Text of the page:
One woman’s ode to the creative spirit of her Mother — a legacy beyond her prolific literary and artistic creations — one of lasting impact upon the heart
I have always wanted to be a writer. For as long as I can remember, I have loved writing and reading books and telling stories.
I have very distinct memories from my childhood of experiences that have shaped this in me, many of which involve my mother, a writer and an artist herself. Amongst them:
- My mother coming into my bedroom each morning with a notebook and a pen to write down my dreams from the night before.
- Sitting beside my mother at the typewriter, dictating stories to her as she typed them diligently, careful not to miss a word.
- Spending hours at the library each week, sprawled out on the floor surrounded by stacks of books that I loved.
- Discovering small, used bookstores with my mother and searching through dusty shelves for treasures to bring home with us.
- Curling up under the covers between my parents as they read to me from our favorite books and made up elaborate adventure stories that almost always involved either me or my brother.
My love of writing continued into adulthood: into college (I graduated with a bachelor’s degree in English Literature), into my career (I have spent the past 14 years working in the world of publishing as the editor and creative director at www.tut.com), and into my life as I now know it (I am putting the finishing touches on my first solo book, The Gifts of Writing, that will be released into the world later this year).
I think it is fair to say that I have devoted my life to writing and to becoming a writer.
Yet, my understanding of what it means to be a writer, to be an artist, is constantly shifting, evolving, and changing form.
The most seismic of these shifts happened 6 years ago, when my mother passed away. My mother, who had spent each morning writing down my dreams in her notebook. My mother, who had spent hours writing stories with me at the typewriter. My mother, who had read to me each night from our favorite books. My mother, who had written thousands of poems and painted hundreds of pictures over the course of her life.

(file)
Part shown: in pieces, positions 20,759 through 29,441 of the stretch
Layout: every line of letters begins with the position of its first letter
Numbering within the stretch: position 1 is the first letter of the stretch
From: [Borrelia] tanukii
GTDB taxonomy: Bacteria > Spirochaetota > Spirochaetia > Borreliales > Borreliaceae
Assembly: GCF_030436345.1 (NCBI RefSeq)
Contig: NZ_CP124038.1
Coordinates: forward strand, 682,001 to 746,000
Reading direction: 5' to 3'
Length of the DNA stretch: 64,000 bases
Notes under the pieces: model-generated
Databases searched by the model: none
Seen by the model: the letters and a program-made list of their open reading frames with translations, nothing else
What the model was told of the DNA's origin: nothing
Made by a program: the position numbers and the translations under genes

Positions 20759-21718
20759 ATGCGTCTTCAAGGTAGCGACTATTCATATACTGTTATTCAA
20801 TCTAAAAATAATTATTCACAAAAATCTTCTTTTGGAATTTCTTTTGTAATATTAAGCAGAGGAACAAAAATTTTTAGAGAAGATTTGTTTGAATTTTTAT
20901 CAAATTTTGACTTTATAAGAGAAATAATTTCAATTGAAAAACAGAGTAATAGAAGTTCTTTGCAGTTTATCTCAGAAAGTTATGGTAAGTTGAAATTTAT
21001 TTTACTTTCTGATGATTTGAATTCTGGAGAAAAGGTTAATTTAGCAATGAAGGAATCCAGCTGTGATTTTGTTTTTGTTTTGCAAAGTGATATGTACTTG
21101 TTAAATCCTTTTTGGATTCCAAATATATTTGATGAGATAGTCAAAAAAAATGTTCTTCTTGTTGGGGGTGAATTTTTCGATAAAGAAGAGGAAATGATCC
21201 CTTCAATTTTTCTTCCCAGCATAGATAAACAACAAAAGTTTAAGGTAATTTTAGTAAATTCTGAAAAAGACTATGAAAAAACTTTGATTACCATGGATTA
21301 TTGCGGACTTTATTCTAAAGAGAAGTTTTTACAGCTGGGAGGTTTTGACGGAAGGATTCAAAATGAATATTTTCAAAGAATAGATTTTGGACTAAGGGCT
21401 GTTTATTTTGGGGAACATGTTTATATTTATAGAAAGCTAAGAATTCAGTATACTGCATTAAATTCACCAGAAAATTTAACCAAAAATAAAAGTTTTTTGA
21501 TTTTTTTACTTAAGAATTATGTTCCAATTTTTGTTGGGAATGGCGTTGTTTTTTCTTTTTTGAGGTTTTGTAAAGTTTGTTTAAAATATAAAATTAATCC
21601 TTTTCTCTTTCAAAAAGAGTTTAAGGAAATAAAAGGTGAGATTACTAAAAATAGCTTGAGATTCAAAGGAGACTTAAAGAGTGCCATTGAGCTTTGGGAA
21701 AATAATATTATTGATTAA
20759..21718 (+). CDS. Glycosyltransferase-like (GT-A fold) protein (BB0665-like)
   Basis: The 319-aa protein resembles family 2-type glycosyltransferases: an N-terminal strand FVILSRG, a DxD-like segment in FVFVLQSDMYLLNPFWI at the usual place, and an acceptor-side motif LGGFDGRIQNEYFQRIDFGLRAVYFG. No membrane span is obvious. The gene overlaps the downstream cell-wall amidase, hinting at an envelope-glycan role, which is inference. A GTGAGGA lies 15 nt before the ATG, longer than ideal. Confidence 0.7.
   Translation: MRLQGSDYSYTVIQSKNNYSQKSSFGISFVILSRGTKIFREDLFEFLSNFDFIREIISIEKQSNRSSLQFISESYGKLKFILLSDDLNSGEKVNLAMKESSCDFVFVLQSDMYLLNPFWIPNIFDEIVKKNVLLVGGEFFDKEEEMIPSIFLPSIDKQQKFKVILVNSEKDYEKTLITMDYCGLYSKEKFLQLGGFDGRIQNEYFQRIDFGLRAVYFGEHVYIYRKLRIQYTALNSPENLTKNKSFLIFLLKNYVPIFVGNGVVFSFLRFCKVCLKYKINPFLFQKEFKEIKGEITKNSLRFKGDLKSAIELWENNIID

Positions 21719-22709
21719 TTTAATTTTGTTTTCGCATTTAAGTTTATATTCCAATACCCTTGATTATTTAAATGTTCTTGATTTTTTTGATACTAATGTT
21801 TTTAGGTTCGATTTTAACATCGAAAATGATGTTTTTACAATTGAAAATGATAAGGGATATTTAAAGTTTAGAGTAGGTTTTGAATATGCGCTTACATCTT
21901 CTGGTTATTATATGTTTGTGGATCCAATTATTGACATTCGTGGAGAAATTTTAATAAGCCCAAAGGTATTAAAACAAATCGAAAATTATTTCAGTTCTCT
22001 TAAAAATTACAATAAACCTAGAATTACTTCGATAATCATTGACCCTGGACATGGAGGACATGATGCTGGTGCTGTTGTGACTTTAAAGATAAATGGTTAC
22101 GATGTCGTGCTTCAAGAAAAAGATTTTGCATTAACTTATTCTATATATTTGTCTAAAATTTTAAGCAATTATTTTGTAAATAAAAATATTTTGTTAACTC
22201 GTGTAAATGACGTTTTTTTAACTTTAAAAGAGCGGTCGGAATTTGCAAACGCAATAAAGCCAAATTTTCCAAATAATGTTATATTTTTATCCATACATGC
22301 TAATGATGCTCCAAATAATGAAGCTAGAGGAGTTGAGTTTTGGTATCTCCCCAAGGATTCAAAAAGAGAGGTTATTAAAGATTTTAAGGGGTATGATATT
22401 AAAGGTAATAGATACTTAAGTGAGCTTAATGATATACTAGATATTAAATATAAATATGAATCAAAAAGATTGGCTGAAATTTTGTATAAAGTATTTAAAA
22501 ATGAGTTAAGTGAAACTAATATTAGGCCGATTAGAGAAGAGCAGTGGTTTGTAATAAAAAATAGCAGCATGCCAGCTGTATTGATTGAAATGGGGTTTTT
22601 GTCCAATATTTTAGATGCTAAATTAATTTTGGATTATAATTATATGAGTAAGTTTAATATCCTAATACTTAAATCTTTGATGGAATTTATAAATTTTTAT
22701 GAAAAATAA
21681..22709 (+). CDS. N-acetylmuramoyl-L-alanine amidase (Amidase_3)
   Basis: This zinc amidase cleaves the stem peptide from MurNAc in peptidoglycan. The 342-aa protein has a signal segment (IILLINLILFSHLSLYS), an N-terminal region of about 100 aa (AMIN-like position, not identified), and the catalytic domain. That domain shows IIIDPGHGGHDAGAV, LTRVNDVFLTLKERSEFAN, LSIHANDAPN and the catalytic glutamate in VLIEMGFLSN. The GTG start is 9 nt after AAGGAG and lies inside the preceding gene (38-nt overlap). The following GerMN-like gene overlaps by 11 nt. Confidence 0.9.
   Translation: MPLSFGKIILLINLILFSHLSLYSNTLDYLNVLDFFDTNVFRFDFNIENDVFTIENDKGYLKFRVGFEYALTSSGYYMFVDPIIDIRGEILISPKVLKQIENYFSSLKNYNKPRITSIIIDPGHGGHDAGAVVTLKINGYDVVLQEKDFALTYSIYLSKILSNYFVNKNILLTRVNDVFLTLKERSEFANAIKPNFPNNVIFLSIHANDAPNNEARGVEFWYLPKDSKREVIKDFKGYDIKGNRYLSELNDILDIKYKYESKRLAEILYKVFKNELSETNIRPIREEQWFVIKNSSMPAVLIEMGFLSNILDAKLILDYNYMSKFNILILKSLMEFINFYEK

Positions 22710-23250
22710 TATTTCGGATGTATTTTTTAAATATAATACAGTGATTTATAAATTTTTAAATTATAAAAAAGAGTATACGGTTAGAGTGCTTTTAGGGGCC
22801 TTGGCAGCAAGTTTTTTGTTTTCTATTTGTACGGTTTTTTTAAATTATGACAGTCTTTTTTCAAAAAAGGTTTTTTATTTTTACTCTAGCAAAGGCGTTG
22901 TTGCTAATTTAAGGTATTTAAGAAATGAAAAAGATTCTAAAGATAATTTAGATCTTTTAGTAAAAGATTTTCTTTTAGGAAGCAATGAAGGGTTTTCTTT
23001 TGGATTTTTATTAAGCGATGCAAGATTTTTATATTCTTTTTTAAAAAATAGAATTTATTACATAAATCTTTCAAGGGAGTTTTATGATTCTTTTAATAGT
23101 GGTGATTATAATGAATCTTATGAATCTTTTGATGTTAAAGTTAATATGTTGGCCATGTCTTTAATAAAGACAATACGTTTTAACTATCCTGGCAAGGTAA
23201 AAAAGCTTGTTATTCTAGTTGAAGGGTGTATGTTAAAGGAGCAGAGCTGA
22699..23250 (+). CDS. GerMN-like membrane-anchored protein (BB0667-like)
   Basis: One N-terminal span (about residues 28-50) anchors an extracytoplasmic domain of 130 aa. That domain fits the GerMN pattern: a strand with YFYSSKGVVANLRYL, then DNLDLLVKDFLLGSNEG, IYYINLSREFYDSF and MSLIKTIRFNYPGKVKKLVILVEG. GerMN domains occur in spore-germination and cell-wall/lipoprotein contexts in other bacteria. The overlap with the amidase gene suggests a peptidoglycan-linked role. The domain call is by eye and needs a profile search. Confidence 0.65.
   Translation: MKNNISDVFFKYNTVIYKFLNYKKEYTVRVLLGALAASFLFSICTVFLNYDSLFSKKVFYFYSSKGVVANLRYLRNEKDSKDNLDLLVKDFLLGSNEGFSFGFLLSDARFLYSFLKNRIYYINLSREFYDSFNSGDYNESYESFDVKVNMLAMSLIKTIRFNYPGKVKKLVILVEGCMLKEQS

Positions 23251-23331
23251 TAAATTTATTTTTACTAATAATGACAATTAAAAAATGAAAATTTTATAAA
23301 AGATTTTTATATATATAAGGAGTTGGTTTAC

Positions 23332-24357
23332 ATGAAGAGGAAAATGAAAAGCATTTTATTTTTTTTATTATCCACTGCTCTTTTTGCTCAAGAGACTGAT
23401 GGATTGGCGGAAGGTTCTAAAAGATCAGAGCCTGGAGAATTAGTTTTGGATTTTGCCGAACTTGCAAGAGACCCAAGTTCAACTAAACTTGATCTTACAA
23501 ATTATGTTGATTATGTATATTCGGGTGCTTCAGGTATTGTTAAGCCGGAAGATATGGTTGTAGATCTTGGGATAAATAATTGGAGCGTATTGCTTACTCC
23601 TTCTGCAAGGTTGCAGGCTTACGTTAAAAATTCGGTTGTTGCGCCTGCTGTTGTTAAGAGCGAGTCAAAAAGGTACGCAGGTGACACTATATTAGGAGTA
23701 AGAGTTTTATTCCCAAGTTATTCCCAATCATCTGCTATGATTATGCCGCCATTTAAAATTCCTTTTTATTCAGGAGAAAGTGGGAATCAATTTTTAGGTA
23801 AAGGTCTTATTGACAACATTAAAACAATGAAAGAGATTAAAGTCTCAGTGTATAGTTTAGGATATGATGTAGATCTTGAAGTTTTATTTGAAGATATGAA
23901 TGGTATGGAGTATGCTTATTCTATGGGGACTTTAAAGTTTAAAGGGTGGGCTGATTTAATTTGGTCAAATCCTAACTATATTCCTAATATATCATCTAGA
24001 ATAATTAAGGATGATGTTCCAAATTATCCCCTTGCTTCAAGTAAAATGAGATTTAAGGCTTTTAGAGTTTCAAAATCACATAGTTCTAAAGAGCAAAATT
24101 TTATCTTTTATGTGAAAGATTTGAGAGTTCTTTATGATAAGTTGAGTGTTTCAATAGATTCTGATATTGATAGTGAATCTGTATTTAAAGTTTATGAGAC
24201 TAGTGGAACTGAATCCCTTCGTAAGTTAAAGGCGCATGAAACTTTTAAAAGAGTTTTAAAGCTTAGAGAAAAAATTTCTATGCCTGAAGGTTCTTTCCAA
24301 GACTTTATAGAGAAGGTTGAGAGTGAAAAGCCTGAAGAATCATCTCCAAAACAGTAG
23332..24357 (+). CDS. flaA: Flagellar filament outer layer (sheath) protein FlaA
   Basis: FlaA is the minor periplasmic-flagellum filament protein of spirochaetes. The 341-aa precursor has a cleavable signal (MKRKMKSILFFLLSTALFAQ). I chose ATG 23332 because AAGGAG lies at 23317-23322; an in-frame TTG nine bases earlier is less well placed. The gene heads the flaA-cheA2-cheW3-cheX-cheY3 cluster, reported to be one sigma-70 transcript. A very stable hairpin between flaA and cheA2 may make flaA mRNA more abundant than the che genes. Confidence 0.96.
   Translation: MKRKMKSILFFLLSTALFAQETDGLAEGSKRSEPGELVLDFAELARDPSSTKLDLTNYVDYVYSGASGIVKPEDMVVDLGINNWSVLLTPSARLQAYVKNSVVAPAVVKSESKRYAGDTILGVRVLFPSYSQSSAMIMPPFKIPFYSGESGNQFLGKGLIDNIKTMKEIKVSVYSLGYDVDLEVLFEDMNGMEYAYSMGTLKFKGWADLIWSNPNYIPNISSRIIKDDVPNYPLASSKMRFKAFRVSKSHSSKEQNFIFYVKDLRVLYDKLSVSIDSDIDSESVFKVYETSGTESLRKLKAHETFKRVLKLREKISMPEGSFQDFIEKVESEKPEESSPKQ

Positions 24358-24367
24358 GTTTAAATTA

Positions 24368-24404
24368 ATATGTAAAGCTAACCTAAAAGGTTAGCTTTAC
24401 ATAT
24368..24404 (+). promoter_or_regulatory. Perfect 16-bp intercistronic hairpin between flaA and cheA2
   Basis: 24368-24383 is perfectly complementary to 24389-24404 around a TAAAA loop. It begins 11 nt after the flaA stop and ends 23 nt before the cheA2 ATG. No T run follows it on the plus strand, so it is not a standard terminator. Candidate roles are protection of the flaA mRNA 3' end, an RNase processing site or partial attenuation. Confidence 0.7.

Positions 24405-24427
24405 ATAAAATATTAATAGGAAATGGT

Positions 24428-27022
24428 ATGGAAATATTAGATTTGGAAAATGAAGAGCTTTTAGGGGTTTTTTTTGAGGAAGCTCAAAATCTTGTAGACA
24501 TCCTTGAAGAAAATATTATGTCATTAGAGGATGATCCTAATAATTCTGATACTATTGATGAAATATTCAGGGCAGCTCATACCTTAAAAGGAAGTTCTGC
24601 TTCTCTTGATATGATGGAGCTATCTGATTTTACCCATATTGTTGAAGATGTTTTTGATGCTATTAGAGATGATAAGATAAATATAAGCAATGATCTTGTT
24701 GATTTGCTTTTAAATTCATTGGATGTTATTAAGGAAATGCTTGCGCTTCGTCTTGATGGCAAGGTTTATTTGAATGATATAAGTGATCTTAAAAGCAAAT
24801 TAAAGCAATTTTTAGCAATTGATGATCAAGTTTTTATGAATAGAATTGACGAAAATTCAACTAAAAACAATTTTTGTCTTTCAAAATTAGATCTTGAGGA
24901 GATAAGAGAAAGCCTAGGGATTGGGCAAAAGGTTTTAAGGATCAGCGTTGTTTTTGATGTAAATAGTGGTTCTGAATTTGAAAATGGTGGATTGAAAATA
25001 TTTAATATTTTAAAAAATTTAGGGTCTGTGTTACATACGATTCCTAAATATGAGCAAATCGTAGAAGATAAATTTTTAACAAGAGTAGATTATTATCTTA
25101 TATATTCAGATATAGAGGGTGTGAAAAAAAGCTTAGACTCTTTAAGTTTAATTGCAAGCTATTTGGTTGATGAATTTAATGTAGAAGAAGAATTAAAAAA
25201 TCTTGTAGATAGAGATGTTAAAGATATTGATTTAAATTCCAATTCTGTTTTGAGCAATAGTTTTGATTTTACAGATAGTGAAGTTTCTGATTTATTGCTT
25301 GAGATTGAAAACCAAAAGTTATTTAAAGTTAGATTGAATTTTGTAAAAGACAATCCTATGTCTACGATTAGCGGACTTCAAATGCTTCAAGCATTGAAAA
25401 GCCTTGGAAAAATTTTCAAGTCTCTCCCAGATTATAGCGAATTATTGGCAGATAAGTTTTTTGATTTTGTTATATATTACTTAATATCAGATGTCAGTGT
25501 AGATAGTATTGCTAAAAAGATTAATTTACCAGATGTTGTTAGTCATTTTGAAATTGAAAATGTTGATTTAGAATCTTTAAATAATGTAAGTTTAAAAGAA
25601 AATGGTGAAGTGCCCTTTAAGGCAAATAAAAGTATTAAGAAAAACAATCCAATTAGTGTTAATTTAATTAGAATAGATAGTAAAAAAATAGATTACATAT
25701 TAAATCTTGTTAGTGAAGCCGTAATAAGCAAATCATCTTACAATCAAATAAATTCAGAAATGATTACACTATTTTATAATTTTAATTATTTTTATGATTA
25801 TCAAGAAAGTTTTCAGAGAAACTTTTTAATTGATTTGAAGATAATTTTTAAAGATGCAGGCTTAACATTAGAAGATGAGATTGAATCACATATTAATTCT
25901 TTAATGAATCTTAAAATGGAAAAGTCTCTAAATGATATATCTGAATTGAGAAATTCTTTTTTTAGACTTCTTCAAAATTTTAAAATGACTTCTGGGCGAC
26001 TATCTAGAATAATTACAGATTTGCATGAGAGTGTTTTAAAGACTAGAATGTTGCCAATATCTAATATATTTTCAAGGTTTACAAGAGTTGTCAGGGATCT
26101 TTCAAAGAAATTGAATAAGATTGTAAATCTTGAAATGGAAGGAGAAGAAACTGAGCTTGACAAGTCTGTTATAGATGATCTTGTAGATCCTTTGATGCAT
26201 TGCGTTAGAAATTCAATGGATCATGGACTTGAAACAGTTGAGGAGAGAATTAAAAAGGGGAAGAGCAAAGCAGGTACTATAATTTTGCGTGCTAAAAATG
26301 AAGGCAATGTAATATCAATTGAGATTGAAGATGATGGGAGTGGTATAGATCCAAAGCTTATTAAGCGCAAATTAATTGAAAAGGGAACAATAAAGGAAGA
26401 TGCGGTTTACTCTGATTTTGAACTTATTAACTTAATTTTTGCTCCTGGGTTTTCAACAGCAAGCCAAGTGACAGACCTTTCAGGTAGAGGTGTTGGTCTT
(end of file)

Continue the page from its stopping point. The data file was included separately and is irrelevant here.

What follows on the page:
In the beginning, after she passed, I kept boxes of her poetry by my bedside and hung her paintings on the wall above my bed. I thought that these were the gifts she had left behind, and I wanted to preserve them. I wanted to make her poems into books, because they deserved to be read. I wanted to frame her paintings, because they belonged in a gallery.
Then it dawned on me one day that her writing and her art were not the gifts she’d left behind… what she left behind was so much greater.
My mother lived a life of love. She allowed every poem she wrote and every picture she painted to make her more.
Through her creative process she became more loving, more centered, more intuitive, more honest, more aware of who she was as a woman, an artist, a friend, a wife, a sister, a daughter, a mother — my mother.
She brought that love and centeredness and intuition and honesty and awareness back with her into the world. She passed it on to me, my brother, my father, and everyone whose life she touched.
My mother’s love was the greatest gift she left behind (far greater than anything she ever created with a paintbrush or a pen — and yet in large part made possible by these very creations). Her love will continue to live on through everyone she ever loved, and through everyone they ever love, and through everyone they ever love, and so on… forevermore.
This is what it means to be an artist.
It is not measured by the number of books that we write or paintings that we sell or articles that we publish. It is not measured by publishers or agents or royalties or fans or followers.
All of that is wonderful, but it is not what we create that matters… it is who we become through the act of creating it that counts.
The real work begins the moment we step away from the art, because that is when we are challenged to take all that we have learned and carry it back with us into the world. That is when we must apply what we know on a much larger scale, to a much larger canvas — the canvas of life.
That is when we become true artists.
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